Desert disappearances


In mid-April, writer Laura Paskus told us of a dozen murdered women whose remains were found in the New Mexico desert. This week, the desert has given up additional bodies -- one an explorer who disappeared 75 years ago, the other a hiker missing only since November. 

Everett Ruess, artist, poet and aesthete, was 20 years old when he vanished on a solo mule trip through Utah in 1934. He left only his woodblock prints, letters to his family, and the word "Nemo" inscribed in various canyons. Theories abounded -- he'd run off with a Navajo girl, drowned crossing the Colorado River, been murdered by cattle rustlers. Finally, this week the mystery was solved when researchers revealed that human bones found by a Navajo man were a DNA match with Everett's living relatives. The Navajo had gone in search of the remains last year, after learning that his grandfather saw a young white man being killed in the '30s and buried the body.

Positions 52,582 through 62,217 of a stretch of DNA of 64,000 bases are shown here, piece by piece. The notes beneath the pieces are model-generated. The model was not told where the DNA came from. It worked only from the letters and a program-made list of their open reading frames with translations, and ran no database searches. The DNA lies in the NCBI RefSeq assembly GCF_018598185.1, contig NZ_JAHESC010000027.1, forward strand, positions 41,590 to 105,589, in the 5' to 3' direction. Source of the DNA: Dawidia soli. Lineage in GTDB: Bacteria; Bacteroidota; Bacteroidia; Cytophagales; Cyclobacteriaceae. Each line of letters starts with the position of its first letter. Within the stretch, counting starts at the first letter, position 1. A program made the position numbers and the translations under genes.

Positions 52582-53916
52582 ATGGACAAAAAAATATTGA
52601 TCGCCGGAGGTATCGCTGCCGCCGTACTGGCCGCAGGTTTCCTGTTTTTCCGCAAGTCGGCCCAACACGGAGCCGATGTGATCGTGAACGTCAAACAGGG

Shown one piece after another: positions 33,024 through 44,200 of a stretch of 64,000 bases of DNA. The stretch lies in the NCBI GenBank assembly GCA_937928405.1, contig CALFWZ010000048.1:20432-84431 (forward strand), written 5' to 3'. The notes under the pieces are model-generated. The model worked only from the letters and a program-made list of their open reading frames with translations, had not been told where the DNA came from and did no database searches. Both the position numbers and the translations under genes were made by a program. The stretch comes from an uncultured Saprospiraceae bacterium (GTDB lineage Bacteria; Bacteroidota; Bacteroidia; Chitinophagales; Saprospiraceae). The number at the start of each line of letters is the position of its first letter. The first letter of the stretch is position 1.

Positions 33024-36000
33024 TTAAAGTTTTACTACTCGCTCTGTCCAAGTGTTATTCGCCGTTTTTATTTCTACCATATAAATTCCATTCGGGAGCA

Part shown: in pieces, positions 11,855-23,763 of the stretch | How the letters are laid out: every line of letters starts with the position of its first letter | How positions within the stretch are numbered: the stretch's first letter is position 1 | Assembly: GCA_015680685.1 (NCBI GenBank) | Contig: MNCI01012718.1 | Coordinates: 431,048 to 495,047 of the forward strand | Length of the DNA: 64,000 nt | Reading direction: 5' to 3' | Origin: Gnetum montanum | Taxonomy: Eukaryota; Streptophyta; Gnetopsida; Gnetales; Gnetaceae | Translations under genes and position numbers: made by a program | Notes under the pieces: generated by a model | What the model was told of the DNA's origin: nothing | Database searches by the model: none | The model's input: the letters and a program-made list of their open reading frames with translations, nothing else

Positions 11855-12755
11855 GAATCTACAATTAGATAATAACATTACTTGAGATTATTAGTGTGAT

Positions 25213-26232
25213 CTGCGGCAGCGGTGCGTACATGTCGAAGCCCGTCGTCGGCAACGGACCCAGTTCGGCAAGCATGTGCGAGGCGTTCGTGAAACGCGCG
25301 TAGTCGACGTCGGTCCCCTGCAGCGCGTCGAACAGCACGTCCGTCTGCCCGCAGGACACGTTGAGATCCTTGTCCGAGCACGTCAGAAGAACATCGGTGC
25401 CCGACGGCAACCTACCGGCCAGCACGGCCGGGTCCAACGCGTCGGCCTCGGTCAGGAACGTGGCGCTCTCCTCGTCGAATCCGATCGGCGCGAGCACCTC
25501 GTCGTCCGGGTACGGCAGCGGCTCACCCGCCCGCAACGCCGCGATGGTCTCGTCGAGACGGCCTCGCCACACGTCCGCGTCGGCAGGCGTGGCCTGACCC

The discovery puts decades of questions to rest for the Ruess family. And the discovery of a much more recently vanished wanderer -- Rose Backhaus -- has finally answered her family's questions. 

The 53-year-old Colorado woman had gone to southern Utah to hike in November. Her car was found at Goblin Valley State Park several days after she failed to return home, but searchers found few traces. This week, hikers stumbled across her body in a slot canyon. She'd apparently gotten lost, descended into a canyon, and was unable to climb out again.

To both Everett and Rose, the desert revealed itself "nakedly and cruelly," in Abbey's words. It's harsh out there in the sandstone cliffs of Utah, easy to make a misstep that costs your life. Many  will see Rose's fate as an argument for cellphones -- perhaps she could have gotten a signal in that lonely canyon, saved her life with 911. But, like Everett  (and unlike the women Laura writes about, who were victims), she confronted the land on its own terms. Both of them wandered the desert alone, without a safety net. And in my eyes, at least, there's bravery and a kind of honor in that choice.